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Andrew Jervis

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Finding Facebook

Posted: 22/06/2012 00:14

We see it on the news, it's on everyone's tongues and it's got the political elite squirming. Double dip recessions, rises in unemployment, bailouts, the list could go on. The world economy is experiencing, what some may describe as, an economic wobble; others whisper a meltdown.

So what is Whitehall and the rest of society doing in their contribution to bringing the good times back? We've heard of austerity measures endlessly decorated, taxing the rich hard and investing in growth.

However one other movement that has been gaining momentum in the background and is now being championed by the government is: the rise of the entrepreneur. Some may call them the free wheeling mavericks, who are going to drag us out of this hole. Give them the space and a few grants and they'll make things happen. However the art of the start up is not that straight forward and the government is rightly implementing their own initiatives to help support entrepreneurs and the movement as a whole.

Tax breaks, reduction of red tape, active support through such programmes as Start Up Britain have all been implemented to help entrepreneurs. Just last month the Department of Business Innovation and Skills (BIS) launched the start up loans scheme to feed young entrepreneurs with that all important cash flow to get them going.

The government are starting to believe in the enterprise movement so much that they are now investing in the future UK enterprise by financially backing such schemes as the National Association of College and University Entrepreneurs (NACUE) who are playing an important role in the education of the next generation of young entrepreneurs.

However, despite the government delivering positive concrete initiatives rather than just supporting the entrepreneurship cause, is their current plan really the right one to aid a high impact programme that can genuinely contribute to helping kick start the economy?

The economic reality of the start up land scape is that of the 300,000 businesses that are started in the UK each year, only a very small proportion contribute disproportionately to economic growth and job creation. Research from NESTA has indicated that the fastest growing 6% of companies in the UK create over half the new jobs!

Surely then it is the governments obligation to focus and champion these types of companies? We therefore need to ask whether the generalized enterprise initiatives are really enough to help propel these 6% of companies and entrepreneurs that can really have a big difference? We only have to look across the pond to the USA and in particular Silicon Valley, where we see some of the most successful companies of our generation: Google, Apple and Twitter to name but a few growing exponentially in only a few years by leveraging all the assets at their disposal to create impact. The Valley, as it has become to be known, is a mecca for sucking up talent and spitting it out in some of the most innovative and high impact entrepreneurial ventures imaginable, all while helping to contribute massively to the US economy.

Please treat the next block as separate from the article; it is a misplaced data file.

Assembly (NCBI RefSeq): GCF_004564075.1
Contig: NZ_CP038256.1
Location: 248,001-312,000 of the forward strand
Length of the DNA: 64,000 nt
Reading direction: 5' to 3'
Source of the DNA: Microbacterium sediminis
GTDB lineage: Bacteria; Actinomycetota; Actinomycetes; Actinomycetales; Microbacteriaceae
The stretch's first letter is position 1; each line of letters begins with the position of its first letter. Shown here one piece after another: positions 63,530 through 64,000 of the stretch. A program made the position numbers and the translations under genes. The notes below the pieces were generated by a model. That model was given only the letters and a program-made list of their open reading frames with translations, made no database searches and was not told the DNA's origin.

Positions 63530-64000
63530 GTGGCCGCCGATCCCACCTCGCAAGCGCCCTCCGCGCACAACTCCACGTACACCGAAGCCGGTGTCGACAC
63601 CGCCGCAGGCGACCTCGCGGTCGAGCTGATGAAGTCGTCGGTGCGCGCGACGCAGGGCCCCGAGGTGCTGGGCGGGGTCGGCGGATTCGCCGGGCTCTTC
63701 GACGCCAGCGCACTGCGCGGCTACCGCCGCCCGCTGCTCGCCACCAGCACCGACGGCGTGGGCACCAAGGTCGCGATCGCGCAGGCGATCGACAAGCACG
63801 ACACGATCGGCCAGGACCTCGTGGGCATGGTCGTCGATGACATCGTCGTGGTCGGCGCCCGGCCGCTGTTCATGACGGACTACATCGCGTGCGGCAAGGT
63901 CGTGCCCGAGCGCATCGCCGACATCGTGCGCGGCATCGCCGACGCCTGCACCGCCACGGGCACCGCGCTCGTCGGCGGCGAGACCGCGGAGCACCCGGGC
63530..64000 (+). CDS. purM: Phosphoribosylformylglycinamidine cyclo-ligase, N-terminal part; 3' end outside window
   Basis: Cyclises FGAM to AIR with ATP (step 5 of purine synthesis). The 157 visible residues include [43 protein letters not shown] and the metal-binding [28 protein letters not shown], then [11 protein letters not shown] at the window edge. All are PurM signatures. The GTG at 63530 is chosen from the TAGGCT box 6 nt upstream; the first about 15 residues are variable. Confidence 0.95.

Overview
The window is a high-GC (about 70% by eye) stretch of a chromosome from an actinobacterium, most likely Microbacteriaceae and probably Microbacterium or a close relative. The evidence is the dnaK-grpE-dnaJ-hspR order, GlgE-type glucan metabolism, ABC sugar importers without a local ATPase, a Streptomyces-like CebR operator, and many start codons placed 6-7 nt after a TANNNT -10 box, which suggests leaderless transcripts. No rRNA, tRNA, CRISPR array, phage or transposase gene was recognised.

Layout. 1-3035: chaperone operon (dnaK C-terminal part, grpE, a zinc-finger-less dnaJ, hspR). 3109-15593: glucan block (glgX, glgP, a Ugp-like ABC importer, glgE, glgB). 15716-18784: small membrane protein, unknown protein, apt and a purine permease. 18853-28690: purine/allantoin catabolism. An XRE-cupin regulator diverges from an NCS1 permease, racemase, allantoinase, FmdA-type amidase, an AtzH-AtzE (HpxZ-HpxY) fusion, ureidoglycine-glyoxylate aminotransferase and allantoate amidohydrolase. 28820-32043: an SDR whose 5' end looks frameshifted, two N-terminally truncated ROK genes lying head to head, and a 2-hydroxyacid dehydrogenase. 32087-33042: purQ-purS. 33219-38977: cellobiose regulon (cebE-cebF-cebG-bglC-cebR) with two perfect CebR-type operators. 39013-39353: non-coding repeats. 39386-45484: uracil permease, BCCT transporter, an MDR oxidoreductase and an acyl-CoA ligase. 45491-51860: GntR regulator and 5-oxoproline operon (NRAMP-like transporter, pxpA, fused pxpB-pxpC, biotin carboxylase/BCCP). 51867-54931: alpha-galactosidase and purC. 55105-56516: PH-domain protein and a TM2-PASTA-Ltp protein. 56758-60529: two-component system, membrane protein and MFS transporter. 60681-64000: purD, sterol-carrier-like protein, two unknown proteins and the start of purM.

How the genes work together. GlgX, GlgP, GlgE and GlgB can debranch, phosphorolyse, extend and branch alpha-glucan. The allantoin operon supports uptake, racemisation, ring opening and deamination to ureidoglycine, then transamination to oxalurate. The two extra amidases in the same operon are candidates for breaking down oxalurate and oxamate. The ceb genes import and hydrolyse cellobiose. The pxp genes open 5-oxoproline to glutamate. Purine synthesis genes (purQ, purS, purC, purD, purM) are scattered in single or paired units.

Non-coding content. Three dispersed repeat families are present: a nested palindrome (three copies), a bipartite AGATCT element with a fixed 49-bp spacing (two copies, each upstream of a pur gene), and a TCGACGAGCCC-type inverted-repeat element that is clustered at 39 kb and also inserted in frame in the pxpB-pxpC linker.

Admittedly a large proportion of the founding and growth of Silicon Valley has been organic. However it is imperative for the government to not just focus on generalised schemes to garner enterprise interest but they should be focusing on establishing our own high impact enterprise metropolises.

However despite the UK being some way behind our US counterparts there are some positive signs. There is a stirring in London and Old Street with the steady rise of the types of high impact tech firms that have made a name for them selves in the US. On top of this there has been the roll out of talent schemes such as Entrepreneur First with the objective of recruiting and supporting some of the UK's brightest young technology graduates into a high technology acceleration programme.

Proof that this type of accelerated growth can be achieved through technology has been seen in pockets across the UK. Danny Ashton, founder of Neo Mam, an online content specialist agency, learned his trade over the last five years and launched his own agency seven months ago. Neo Mam is already employing six people, and has contracts with some of the UK's biggest brands. This success has only been able to be acquired through the rapid deployment and value added from web-based services. This rapid growth would have been unthinkable with a traditional bricks and mortar company.

Whatever the future does hold for the UK's economy, the rise of the high impact enterprise is definitely on the increase. Whether the government can accelerate and proliferate this sort of attitude towards high-impact Entrepreneurship is still work in progress. However if they can provide the right eco-system to propel high-impact entrepreneurship we could see a massive change in the entrepreneurial landscape for generations to come.

 

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